RIP Anita Shreve

Dina Davis’s Reviews > The Stars Are Fire”

I am sad to learn of Anita Shreve’s death. I have read every one of her novels and enjoyed them. They are accessible, easy reads with good pace and well-drawn characters. Sadly The Stars are Fire did not come up to the standard of her previous novels. There were some undeveloped characters, and it was hard to feel sympathy for Grace as she displayed the typical subservience of a woman in an abusive marriage. The plot was a little disjointed and difficult to follow. I wanted to know more about Grace’s relationship with the doctor she worked for. On the whole I was disappointed, but still appreciated Shreve’s use of language, and her obvious love of the Maine coastline always shines through. Requiescat in Pace.

Image copyright Washington Post

Excerpt from Anita Shreve’s Obituary, copyright Washington Post

Ms. Shreve was a teacher, journalist and nonfiction author before she began to focus on fiction in her early 40s. She went on to publish 18 novels, which became fixtures of countless book groups and attracted a large and loyal following.

Many of Ms. Shreve’s novels were set in New England and touched on subjects as diverse as airplane crashes, textile mills and World War II. Her books seldom had happy endings, but all of them shared an irresistible page-turning quality, with a strong emotional undercurrent, often colored by death and romance.

The Joys and Perils of the Writing Life

The Joys and Perils of the Writing Life

So here I am, as Abraham said to the Lord when offering up his son for sacrifice. “Here I Am” is the title of a wonderful new book by Jonathan Safran Foer, a monumental work close to 1000 pages, exploring themes of cultural identity, fidelity and betrayal, the ephemeral nature of love, families functional and dysfunctional, and what makes them so.

As for me myself and I, this post is in the nature of an apology to you, my readers, for my untoward absence. SInce I last posted back in April, life has overtaken me. There’s been illness, convalescence, slow recovery, as well as the joys of grandchildrens’ birthdays. and celebrations of their achievements, some sojourns in beautiful Darwin, home of my daughters and grandsons, and the minutiae of everyday life.

On the writing side, I’ve been hard  at work on my new novel, ‘A Difficult Daughter’, and preparing my first novel. ‘Capriccio’, for publication. This entailed a major rewrite, mostly in appeasement to Faber and Faber, publishers of the works of Ted Hughes and Sylvia Plath, and the Hughes Estate. Like Jonathan Bate, I fell foul of the Estate when requesting permission to quote thirteen lines of Hughes’s poetry, fully expecting dispensation for such a small amount of material. The lines I quoted were used to introduce chapters, each of which was given the title of one of the ‘Capriccio’ poems by Hughes. Titles, I know, are not subject to copyright. However, to be on the safe side, I have removed every syllable of Hughes’s poetry, and, in order to comply with the other request by the Estate, changed the name of  every character. The astute reader will no doubt recognise my novel, “Capriccio”, as the tragic story of Assia Gutmann Wevill, the lover of Ted Hughes, who came between Hughes, and his wife, Sylvia Plath.  My novel ends with one of Assia’s poems (quoted with permission of her sister, Celia Chaikin), a final clue to the true identity of my protagonist.

Now for the Joy of the writing life: my company of writers, the Randwick Writers Group, continues to flourish, with all four of us preparing to submit novels or memoirs to publishers. Without my fellow-writers, I would never have achieved the completion of one novel and the development of another. Their constructive feedback, wise insights, consistent encouragement, and friendship, has been the motivating force which keeps me going.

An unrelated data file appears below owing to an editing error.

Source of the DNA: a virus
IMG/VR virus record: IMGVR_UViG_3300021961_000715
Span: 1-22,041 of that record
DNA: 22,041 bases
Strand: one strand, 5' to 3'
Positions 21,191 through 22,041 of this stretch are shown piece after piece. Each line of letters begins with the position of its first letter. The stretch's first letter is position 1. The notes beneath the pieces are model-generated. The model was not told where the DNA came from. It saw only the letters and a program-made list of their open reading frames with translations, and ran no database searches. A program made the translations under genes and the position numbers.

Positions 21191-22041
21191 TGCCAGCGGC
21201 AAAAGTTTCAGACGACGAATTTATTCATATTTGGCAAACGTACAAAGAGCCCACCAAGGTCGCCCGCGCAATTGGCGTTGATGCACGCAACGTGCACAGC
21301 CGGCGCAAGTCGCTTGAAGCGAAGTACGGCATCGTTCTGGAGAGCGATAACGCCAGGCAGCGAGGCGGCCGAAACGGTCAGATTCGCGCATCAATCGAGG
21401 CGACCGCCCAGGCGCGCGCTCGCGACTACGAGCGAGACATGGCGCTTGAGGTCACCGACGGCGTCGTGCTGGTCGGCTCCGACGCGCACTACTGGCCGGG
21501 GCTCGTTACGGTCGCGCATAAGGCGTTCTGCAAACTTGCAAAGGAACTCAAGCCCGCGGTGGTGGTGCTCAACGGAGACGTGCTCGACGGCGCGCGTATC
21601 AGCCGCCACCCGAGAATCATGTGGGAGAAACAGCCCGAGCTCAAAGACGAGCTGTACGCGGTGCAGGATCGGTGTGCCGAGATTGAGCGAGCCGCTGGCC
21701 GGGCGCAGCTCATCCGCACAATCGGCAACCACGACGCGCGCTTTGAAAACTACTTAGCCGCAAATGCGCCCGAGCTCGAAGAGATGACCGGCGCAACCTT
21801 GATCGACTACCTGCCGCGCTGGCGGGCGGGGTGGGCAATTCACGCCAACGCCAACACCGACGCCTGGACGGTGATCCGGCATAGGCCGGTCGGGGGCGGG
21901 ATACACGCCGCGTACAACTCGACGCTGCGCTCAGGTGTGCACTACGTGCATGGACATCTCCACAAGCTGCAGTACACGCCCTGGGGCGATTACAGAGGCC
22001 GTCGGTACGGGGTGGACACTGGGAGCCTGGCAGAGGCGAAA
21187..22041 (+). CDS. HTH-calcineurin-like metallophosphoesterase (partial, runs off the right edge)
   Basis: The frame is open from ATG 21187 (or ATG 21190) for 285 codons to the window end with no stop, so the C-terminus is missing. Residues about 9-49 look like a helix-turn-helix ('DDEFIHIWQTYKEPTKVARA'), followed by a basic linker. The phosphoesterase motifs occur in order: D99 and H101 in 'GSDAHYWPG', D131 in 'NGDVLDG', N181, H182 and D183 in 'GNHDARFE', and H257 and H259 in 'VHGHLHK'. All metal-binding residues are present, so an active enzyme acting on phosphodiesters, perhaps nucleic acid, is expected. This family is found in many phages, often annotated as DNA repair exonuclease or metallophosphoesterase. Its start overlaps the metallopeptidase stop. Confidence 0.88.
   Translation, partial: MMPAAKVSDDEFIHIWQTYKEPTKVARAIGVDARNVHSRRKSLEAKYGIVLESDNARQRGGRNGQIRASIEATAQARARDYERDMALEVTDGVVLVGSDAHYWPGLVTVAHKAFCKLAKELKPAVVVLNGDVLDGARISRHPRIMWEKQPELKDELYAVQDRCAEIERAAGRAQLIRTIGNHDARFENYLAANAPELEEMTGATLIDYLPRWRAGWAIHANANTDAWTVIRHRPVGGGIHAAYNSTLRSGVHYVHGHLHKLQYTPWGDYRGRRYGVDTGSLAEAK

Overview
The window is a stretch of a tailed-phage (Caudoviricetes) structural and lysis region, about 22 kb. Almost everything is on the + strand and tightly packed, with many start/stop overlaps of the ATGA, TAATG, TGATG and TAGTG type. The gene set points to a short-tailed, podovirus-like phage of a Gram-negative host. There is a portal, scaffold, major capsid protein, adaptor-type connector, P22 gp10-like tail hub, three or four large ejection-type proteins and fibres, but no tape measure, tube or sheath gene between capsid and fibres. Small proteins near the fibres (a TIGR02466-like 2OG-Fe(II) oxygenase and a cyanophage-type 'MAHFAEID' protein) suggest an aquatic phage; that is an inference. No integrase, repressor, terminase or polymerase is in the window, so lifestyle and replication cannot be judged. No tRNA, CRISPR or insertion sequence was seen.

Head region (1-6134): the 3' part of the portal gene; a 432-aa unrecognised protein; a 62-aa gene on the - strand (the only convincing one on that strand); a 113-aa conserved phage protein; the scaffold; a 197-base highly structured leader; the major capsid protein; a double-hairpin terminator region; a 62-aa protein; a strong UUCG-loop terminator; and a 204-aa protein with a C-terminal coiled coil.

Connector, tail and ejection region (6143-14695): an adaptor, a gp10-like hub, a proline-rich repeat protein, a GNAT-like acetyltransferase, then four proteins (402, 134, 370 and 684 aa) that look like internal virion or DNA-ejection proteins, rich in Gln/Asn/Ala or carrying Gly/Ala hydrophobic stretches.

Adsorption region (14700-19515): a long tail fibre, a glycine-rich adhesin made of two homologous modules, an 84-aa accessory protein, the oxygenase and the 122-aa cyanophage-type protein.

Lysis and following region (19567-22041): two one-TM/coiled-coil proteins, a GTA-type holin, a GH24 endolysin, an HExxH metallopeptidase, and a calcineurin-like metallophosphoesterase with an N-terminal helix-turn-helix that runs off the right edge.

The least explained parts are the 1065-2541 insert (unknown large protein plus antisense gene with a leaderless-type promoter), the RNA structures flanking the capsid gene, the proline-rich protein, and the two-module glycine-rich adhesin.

In Darwin, I was lucky to join the talented playwright Sandra Thibodeaux for her weekly writers’ workshop, which helped me develop ideas for ‘A Difficult Daughter’, my novel-in-progress. Then there was the Sydney Writers’ Festival in May, the Jewish Writers’ Festival in August, and only last weekend, the St Aubin’s Writers’ Festival. More on this bucolic festival in my next post!

Ferrante Fever


The Neapolitan Novels: what’s all the fuss about?

I’m into the third of the quadrilogy by this mysterious writer, and finding it repetitive, clichéd, and, to be honest, boring. It seems to me  standard chick-lit dressed up with some social history.  Apart from being set mostly in Naples from the fifties to the present time, these novels differ little from standard soap opera fare. I admit to feeling disappointed with the endless detailed descriptions of Lenu’s and Lila’s every mood, move and thought. The plot moves slowly, ever so slowly, which to me is rarely a problem as long as the novel brings to life characters with whom I can identify and care about. I’m afraid this is not the case here.

I’ve listened to a talk by a Professor of Italian Literature, who praised the book for its scope and honesty. I asked her about the translation: was it true to the text? Yes, she assured me, Ann Goldstein is a consummate narrator, mirroring the author’s original Italian as closely as possible. So one can’t blame the translator for the slow pace, romantic clichés, and unnecessarily complicated cast list.

Ferrante (not his/her real name) writes under  a psoudonym ‘to protect her family’s privacy and ward off her inner censor’. (London Review of Books, 8 January 2015). In one of the author’s rare statements, she/he says that personal publicity would defeat the aim of hr novels, which unlike today’s fraught attempts to market new writing, need only speak for themselves. There is no interest in ‘war and skirmishes for visibility in the marketplace of culture.’

So what is it that has the world of commercial fiction buzzing?  Is it the mystery of anonymity?  A conspiracy of anti-publicity? There’s a certain amount of shock material, not all of it successful (LRB). The sex scenes lack subtlety, and therefore seem less erotic than some modern literary fiction. Some of the writing seems pedestrian, with endless ‘telling’ and explanation. For example ‘she felt embarrassment and a sense of danger.’ (The Story of a New Name, the second in the trilogy).

What are your thoughts on the Ferrante novels? I’d be interested in other opinions.






Words of Wisdom by Writers for Writers